Quote from 5228shamrock
What pain scale do you use for your patients? Do you feel that it is a good tool? We need to find something that assesses pain better than the smiley faces and frowny faces.
Personally, I think that faces pain scales work fine for the intended patient populations, and the research I've looked at seem to support that they are valid and reliable. Have you looked at the available research on pain scales?
Pain scales might not be perfect but since we actually don't have a reliable way to objectively "measure" how much pain a patient is experiencing
, they are in my opinion a useful tool.
Who are your patients OP? Pediatric (younger or older?), adults, patients with dementia?
There are different faces pain scales. From reading your and soutthpaw's posts, I suspect you're using Wong-Baker's scale or something similar?
Instructions for Use - Wong-Baker FACES Foundation
Personally, I use FPS-R when the use of a scale with faces is appropriate.
Faces Pain Scale - Revised Home - IASP
With both scales it's important that you ask the question/give instructions the correct way when you show the scales to your patients.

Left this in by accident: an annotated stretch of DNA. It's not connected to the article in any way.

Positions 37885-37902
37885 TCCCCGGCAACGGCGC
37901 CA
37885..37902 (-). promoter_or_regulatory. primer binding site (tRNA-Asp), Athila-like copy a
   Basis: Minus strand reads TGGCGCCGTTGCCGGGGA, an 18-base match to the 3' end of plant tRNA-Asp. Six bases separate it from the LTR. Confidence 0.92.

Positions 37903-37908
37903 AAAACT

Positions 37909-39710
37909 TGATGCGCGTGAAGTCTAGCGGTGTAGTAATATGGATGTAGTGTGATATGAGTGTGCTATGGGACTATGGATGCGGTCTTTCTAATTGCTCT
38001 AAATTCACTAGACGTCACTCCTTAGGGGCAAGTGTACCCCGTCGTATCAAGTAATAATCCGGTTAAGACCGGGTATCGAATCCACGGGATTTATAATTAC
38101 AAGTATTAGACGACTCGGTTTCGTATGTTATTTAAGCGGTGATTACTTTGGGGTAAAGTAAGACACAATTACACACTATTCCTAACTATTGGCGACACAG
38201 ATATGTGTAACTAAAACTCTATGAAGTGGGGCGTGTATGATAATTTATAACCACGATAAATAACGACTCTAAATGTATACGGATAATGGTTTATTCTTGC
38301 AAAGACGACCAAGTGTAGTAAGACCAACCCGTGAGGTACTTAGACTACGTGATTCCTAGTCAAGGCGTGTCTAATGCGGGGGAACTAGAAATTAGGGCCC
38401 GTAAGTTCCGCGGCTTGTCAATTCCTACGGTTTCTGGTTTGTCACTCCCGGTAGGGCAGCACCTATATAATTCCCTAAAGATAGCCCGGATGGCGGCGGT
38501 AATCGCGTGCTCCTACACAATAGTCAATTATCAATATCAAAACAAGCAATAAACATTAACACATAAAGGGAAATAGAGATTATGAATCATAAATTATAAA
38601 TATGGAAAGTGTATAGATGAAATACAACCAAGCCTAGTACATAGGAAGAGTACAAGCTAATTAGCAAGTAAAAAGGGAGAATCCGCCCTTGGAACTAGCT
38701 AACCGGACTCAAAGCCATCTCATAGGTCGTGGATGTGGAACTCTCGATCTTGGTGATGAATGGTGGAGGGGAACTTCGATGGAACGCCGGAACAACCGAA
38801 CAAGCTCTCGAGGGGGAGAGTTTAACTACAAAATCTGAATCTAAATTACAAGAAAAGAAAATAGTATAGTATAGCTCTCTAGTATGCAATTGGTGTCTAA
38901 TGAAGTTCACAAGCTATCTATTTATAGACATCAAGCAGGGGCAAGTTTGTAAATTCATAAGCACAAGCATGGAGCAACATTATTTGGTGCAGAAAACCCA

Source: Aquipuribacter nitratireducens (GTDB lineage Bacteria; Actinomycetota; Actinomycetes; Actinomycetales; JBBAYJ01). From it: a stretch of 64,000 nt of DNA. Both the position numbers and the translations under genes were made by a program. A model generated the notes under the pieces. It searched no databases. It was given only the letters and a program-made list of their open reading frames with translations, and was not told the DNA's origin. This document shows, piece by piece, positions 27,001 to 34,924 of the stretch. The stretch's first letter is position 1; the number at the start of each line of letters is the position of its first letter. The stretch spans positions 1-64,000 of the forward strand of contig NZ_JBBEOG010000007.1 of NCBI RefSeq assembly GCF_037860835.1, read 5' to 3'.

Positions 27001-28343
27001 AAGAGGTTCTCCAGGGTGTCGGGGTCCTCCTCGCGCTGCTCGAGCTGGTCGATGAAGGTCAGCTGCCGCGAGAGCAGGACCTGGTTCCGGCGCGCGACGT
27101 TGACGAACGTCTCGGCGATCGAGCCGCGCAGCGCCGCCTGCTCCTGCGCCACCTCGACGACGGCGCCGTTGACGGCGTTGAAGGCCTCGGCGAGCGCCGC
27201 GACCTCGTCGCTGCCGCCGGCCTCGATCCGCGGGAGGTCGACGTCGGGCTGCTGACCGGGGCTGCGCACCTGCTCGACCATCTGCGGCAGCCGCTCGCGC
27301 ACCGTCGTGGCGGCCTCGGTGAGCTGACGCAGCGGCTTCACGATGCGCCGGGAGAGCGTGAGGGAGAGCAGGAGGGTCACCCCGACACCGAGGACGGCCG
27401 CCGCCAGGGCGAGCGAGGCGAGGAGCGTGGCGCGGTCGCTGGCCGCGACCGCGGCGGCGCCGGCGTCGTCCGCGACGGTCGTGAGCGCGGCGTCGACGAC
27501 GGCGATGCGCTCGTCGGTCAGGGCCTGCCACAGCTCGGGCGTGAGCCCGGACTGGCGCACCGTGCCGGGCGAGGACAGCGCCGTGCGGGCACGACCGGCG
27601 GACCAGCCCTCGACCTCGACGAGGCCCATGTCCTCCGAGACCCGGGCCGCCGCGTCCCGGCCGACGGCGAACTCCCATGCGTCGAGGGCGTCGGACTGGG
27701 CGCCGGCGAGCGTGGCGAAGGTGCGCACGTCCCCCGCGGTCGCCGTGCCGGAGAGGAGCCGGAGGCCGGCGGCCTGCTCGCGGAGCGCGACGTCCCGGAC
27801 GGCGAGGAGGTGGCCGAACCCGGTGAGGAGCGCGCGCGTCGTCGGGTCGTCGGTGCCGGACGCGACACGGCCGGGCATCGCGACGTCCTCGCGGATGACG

I personally prefer the FPS-R since it doesn't show happy and sad faces, but shows a more neutral baseline one which changes to express an increasing amount of discomfort/pain.
I guess it's possible/conceivable that the faces with feelings/affect like happiness and sadness might be a confounding factor that affects how pain intensity
is reported by the patient (but that's just me speculating).
I don't like the faces either. I find that most people rate their pain high with this scale. We often get folks who say their pain is 8 or 10, but they have full ROM, no objective findings, and are laughing.
Now I'm really curious about who your patients are. My experience is of course only anecdotal and I don't normally work pediatrics, but I have done so on occasion and I've found the faces pain scales useful. If the child rated a high "number" when I've assessed them, they almost always rated a lower number (less pain) a while after I'd administered pain medications.